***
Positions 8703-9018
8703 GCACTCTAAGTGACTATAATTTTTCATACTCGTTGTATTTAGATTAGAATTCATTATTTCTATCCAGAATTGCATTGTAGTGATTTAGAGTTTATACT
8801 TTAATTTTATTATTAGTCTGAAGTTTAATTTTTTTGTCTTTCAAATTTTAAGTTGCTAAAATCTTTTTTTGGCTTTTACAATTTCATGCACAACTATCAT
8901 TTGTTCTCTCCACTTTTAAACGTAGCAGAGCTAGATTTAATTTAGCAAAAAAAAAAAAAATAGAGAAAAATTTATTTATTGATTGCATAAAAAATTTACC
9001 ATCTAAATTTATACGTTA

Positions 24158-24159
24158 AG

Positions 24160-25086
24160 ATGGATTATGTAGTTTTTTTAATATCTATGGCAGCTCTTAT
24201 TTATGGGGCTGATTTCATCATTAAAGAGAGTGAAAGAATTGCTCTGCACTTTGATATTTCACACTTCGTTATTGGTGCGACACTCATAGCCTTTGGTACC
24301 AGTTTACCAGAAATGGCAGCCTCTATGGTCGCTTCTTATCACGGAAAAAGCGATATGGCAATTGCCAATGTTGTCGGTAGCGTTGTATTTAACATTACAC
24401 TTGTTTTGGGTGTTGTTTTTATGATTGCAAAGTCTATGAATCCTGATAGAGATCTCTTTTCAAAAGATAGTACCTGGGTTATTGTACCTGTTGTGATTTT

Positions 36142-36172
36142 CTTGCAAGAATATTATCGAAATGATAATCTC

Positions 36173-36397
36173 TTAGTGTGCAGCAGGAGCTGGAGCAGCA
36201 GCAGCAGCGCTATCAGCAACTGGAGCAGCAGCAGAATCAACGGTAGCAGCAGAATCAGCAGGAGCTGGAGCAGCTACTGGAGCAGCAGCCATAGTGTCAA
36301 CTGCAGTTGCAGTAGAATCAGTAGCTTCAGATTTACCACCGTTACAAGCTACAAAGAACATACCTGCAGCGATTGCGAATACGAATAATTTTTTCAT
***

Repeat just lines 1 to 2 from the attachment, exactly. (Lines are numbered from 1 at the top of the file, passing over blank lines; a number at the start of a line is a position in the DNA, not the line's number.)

Positions 8703-9018
8703 GCACTCTAAGTGACTATAATTTTTCATACTCGTTGTATTTAGATTAGAATTCATTATTTCTATCCAGAATTGCATTGTAGTGATTTAGAGTTTATACT